@aarzilli
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aarzilli commented Aug 3, 2023

I'm familiar with the debugCallWrap path but not familiar with exactly the guarantees needed. What is the point until which the new goroutine needs to be running on the same thread?

We only observe the program after it calls INT 3, so it would be the BYTE $0xcc instruction in debugCall

If you expect debugCallWrap1 to be on the same M up until it calls debugCall32 (or whichever one) and hits the SIGINT, then that's probably where something is going wrong.

I do expect that and it's possible that this is the problem (although I'm also seeing different failures that I can't explain like this, so maybe there's multiple problems? weird). If making everything run on the same thread is complicated I'm ok with signalling the starting goroutine explicitly in one of the ways I was describing in https://go.dev/cl/229299.

@mknyszek
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mknyszek commented Aug 3, 2023

Thanks for confirming.

If making everything run on the same thread is complicated

Nah, I don't think it'd be too complicated. I think this just needs to prevent preemption until we get to riiiight before the dispatch. The dispatch call is nosplit, so we just need to get there without calling into the scheduler. I'll send a patch to try out shortly.

@mknyszek
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mknyszek commented Aug 3, 2023

Oh, also, is this relatively easy to reproduce for you? Is it as simple as just running that Delve test in a loop a bunch of times?

@mknyszek
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mknyszek commented Aug 3, 2023

Here's an attempt to close off the possible preemption points: https://go.dev/cl/515637

@aarzilli
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aarzilli commented Aug 3, 2023

Oh, also, is this relatively easy to reproduce for you? Is it as simple as just running that Delve test in a loop a bunch of times?

Yes. Just go test -run TestCallFunction github.com/go-delve/delve/pkg/proc in a loop. It usually fails within 20 iterations.

Here's an attempt to close off the possible preemption points: https://go.dev/cl/515637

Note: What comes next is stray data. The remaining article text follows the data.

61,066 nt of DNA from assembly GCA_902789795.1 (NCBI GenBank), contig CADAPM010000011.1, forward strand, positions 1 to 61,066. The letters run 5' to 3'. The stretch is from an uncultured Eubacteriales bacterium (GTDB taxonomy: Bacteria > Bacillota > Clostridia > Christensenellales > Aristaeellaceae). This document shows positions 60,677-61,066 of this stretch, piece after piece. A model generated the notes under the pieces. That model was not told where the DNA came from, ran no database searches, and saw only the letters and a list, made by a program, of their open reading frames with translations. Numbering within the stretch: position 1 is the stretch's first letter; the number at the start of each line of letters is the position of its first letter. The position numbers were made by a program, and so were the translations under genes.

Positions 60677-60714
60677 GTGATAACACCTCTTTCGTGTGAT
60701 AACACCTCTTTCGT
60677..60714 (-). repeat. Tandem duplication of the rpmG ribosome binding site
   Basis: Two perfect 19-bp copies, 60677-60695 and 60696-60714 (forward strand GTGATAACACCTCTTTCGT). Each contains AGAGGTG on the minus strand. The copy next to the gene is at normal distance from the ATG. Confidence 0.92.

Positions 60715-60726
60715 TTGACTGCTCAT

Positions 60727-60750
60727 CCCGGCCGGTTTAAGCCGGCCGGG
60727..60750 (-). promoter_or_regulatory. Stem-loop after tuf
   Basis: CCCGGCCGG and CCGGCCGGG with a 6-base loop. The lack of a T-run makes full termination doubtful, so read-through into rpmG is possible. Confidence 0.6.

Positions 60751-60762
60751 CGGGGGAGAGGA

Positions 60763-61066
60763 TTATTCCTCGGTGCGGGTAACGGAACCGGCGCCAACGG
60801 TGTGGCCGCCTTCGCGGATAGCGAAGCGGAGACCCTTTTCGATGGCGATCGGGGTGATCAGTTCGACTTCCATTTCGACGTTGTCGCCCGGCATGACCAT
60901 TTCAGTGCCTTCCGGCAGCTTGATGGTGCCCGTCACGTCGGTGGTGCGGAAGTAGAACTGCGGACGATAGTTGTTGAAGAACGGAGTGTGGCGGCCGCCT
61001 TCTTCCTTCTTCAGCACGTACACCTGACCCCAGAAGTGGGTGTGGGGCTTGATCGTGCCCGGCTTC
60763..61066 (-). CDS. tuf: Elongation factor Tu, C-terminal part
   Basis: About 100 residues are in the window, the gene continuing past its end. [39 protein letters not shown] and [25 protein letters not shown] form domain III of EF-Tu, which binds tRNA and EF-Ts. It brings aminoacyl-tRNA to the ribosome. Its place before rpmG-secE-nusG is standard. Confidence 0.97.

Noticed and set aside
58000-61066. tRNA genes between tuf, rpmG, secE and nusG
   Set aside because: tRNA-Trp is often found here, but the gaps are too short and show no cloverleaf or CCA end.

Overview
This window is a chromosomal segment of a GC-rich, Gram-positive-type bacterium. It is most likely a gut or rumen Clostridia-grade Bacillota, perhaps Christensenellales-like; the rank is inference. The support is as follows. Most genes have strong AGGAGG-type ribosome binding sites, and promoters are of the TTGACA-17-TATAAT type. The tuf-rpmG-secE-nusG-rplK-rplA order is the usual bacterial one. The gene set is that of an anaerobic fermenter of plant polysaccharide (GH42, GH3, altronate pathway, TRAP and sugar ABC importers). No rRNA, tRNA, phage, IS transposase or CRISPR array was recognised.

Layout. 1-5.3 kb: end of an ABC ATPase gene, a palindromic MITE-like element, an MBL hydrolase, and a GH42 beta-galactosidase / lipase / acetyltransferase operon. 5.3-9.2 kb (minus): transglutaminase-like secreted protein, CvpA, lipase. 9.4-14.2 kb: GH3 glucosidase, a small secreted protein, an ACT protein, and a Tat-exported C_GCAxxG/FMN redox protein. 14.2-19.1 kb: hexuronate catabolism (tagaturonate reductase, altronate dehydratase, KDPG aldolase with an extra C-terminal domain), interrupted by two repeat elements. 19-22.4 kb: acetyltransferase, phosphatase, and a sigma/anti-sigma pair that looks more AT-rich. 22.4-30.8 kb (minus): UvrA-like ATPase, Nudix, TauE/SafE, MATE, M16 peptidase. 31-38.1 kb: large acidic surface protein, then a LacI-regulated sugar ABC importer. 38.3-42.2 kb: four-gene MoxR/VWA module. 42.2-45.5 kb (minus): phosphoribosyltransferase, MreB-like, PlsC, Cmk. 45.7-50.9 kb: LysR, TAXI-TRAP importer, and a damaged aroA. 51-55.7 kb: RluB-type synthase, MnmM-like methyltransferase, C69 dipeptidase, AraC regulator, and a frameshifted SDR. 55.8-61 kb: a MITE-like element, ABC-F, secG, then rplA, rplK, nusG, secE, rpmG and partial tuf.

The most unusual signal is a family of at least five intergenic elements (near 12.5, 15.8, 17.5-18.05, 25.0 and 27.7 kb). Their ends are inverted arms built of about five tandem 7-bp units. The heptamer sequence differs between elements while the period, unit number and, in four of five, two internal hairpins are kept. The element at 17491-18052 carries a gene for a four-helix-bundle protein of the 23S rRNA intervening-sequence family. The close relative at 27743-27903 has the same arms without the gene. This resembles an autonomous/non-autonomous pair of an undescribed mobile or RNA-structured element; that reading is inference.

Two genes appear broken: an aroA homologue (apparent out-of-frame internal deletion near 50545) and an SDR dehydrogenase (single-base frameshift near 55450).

I'll test it tomorrow morning.

@gopherbot
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Change https://go.dev/cl/515637 mentions this issue: runtime: stay non-preemptible until dispatch in debugcall

@mknyszek
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mknyszek commented Aug 3, 2023

I can reproduce, trying out the change...

@mknyszek
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mknyszek commented Aug 3, 2023

I think it might fix it? I'm having a hard time telling because I'm also seeing a failure involving main.regabistacktest and I'm trying to confirm I didn't introduce that with the change.

EDIT: I can make that main.regabistacktest failure happen without the change, so I don't think it's new. I haven't yet reproduced the "could not recover call injection state" issue with the change applied.

@mknyszek mknyszek self-assigned this Aug 9, 2023
@mknyszek mknyszek added this to the Go1.22 milestone Aug 9, 2023
@cherrymui
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@mknyszek any updates on this? This is a release blocker. As @aarzilli commented on the CL, it seems not completely fixed. Thanks.

@mknyszek
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mknyszek commented Sep 6, 2023

Oh wow, I completely missed that. My apologies. I'll take another look. Thanks.

@mknyszek
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mknyszek commented Sep 6, 2023

@aarzilli I updated the CL to lockOSThread. Please give it a shot. I tried to break the test you pointed me at locally with stress2 and haven't been able to.

@aarzilli
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aarzilli commented Sep 6, 2023

@mknyszek I haven't tried patchset 3 yet but if it's equivalent to patchset 2 with lockOSThread(); defer unlockOSThread() added at the start of debugCallWrap then it works. I'll try it tomorrow.

@mknyszek
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mknyszek commented Sep 6, 2023

Patchset 3 just changes the commit message, so yay I think that means we have a fix. :)

gopherbot pushed a commit that referenced this issue Sep 7, 2023
Right now debuggers like Delve rely on the new goroutine created to run
a debugcall function to run on the same thread it started on, up until
it hits itself with a SIGINT as part of the debugcall protocol.

That's all well and good, except debugCallWrap1 isn't particularly
careful about not growing the stack. For example, if the new goroutine
happens to have a stale preempt flag, then it's possible a stack growth
will cause a roundtrip into the scheduler, possibly causing the